But Democrats hope that distance will evaporate now that Trump is the head of his party and the GOP is forced to defend 23 districts that Trump lost in 2016 — starting with Curbelo’s. Democrat Debbie Mucarsel-Powell, who picked up an EMILY’s List endorsement, doesn’t face a contested primary, which felled Democrats’ favorite candidate last cycle. Whether Curbelo’s personal brand and efforts to separate from the president still work during the Trump administration will be a key question deciding the 2018 elections.
Minnesota’s 8th District: Democrats in Trumpland
There is no question Democrats will be on offense in 2018. But under the radar, Republicans are optimistic about competing for a handful of Democratic-held seats that Trump won handily during the last election.
Rep. Rick Nolan (D-Minn.) is used to this, having faced tough races in each of the last three elections. Some of his colleagues, like Pennsylvania Rep. Matt Cartwright, saw their districts turn sharply against their party in 2016 and will face tough challenges for the first time. Either way, their rural, predominantly white districts are quickly trending away from Democrats.
Nolan still takes a progressive posture on some policies, like supporting Medicare for all. “I’m confident about my view on all of those issues and I don’t retreat from them, even though you’re getting pressure to retreat,” Nolan said. And Republican Pete Stauber, a St. Louis County commissioner, beat Nolan in fundraising last quarter. Cartwright, who was first elected in 2012, hasn’t faced a serious challenger before, and now he’s up against John Chrin, who nearly outraised him last quarter. If Republicans can win a handful of these districts, it will make Democrats’ efforts to net 24 seats and retake the House all the more difficult.
Texas’ 7th District: Are you awake yet?
Rep. John Culberson (R-Texas) has won his last nine congressional races by more than 56 percent, but the ground is moving underneath him and all signs point to him not recognizing that yet. He hasn’t hired a full-time campaign manager, The New York Times reported. And last quarter, he was outraised by not one, but two Democratic challengers — Alex Triantaphyllis and Lizzie Pannill Fletcher.
“Culberson has not been engaged with this community,” Triantaphyllis said. “Republicans do have reason to be concerned.”
One of congressional Republicans’ big concerns heading into 2018 is whether candidates who have never faced a tough race before understand how bad the political environment is — and how it could end their careers. Culberson’s sluggishness mirrors former Florida Rep. John Mica, who also didn’t build out a campaign machinery to combat Stephanie Murphy, who beat him by 3 points last year.
Nevada’s 4th District: Sexual harassment in 2018
Three battleground seats were upended by sexual harassment scandals in the last month. Two leading Democratic candidates in Kansas and Pennsylvania dropped out of their primaries. Andrea Ramsey exited after a 2005 harassment suit surfaced, while former staffers accused state Sen. Daylin Leach of inappropriate touching. In Nevada, Rep. Ruben Kihuen said he wouldn’t run for reelection after a former campaign aide and a former lobbyist said that he sexually harassed them.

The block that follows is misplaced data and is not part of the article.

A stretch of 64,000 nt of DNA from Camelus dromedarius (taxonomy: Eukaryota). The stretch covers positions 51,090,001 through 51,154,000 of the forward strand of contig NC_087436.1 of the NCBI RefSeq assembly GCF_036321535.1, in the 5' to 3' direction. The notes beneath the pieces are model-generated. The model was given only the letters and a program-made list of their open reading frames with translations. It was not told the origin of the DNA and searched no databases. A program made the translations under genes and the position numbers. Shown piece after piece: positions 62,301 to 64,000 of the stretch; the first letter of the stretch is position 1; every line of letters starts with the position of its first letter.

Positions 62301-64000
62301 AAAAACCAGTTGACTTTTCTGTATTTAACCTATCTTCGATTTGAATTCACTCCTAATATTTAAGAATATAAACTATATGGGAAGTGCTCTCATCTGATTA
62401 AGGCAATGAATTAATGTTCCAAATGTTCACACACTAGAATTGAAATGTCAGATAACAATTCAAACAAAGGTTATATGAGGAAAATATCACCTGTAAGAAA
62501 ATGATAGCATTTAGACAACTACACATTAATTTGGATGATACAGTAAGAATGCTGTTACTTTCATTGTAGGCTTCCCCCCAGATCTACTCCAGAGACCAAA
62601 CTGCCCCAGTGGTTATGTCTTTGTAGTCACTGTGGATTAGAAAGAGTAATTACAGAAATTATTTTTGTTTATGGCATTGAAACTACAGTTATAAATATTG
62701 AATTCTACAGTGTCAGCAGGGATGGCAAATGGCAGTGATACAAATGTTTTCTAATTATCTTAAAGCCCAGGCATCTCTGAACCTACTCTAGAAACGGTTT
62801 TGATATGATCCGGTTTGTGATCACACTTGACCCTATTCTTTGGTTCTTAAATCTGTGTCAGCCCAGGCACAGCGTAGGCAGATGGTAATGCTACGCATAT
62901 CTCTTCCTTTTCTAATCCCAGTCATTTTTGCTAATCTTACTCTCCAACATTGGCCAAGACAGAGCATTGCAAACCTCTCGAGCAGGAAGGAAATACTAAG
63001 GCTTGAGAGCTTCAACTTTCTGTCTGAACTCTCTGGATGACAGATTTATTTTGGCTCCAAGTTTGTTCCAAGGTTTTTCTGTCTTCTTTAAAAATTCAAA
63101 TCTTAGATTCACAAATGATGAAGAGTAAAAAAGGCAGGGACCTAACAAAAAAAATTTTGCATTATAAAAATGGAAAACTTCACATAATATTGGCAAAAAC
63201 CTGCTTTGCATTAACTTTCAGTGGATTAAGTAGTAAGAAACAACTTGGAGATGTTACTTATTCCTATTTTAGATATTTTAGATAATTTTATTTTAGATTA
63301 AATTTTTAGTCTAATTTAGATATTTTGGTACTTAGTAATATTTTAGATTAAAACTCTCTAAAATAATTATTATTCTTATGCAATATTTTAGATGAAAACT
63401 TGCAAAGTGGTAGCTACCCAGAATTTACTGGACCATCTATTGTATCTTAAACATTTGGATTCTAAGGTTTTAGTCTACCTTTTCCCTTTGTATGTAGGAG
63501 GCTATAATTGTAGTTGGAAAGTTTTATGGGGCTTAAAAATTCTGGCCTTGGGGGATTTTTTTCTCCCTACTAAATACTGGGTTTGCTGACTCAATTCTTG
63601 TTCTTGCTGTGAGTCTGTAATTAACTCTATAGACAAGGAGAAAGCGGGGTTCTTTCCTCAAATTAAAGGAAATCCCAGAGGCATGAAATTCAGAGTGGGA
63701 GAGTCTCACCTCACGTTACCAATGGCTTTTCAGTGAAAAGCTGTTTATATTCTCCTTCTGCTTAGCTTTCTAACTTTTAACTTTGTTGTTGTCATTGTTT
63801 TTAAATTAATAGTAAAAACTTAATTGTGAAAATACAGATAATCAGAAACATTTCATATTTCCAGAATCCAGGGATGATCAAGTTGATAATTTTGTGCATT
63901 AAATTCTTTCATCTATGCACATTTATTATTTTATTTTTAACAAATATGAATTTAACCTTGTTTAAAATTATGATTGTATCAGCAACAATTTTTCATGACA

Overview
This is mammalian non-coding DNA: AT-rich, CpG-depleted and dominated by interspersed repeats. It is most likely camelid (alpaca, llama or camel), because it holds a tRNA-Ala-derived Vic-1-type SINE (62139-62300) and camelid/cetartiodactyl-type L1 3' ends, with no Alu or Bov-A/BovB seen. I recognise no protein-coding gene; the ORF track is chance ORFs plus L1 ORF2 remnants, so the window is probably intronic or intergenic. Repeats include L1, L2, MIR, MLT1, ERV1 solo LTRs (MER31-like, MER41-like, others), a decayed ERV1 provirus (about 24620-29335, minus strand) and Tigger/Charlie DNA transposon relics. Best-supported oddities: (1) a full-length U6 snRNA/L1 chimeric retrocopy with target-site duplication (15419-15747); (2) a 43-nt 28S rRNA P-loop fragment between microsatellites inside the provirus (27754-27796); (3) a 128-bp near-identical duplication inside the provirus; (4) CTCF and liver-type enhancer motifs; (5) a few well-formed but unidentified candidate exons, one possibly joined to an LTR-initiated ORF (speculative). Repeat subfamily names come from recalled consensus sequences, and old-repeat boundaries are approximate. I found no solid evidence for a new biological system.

They’re still battleground seats in a year that favors Democrats, but they might be heavier lifts without an incumbent and the taint of sexual harassment scandals. More broadly, they could be just the first of many campaigns derailed by sexual misconduct over the next year.
New York’s 24th District: Who’s afraid of John Katko?
While Democrats have seen a flood of interested candidates in battleground districts around the country, there are still a few holes in the roster.
GOP Rep. John Katko’s seat has been a top Democratic target since he captured it in 2014, but he has not drawn a top-tier Democratic challenger for 2018 yet after huge victories in his last two races. Syracuse Mayor Stephanie Miner continues to toy with the idea, and she said she is reconsidering it since Katko supported the GOP tax bill. California Rep. David Valadao is another Clinton-district Republican who hasn’t seen the same glut of Democratic challengers as many of his colleagues.
Watch some holes in the Republican recruitment map, too: The Congressional Leadership Fund said it plans to target Iowa Rep. Dave Loebsack for the first time, after Trump carried his district last year, but no serious Republican contenders have launched bids against Loebsack yet.
Iowa’s 1st District: Democrats’ old path meets their new campaigns
Ever since Democrats lost the House majority in 2010, they’ve seen Iowa as a key piece of the path back. But the state has gotten only more Republican since then, with the GOP holding three of four House seats and Trump crushing Clinton in the 2016 presidential race.
In 2018, Abby Finkenauer — a state legislator who hails from a union family and is challenging GOP Rep. Rod Blum — is the Democrats’ best hope to make a comeback in the state’s delegation. Trump won the seat by 3 points, but former President Barack Obama carried it twice before that. More critically, Democrats would love to diversify their chances of a House win beyond a suburban sweep, given how strong some Republican incumbents are in those districts. Finkenauer’s roots in the union community and renewed Democratic enthusiasm could put her over the top, but Blum and the GOP will hope that the party’s recent gains in blue-collar districts in Iowa, Wisconsin and elsewhere can withstand a tough political environment. Finkenauer is one of the Democrats’ best hopes, but she faces a contested primary first.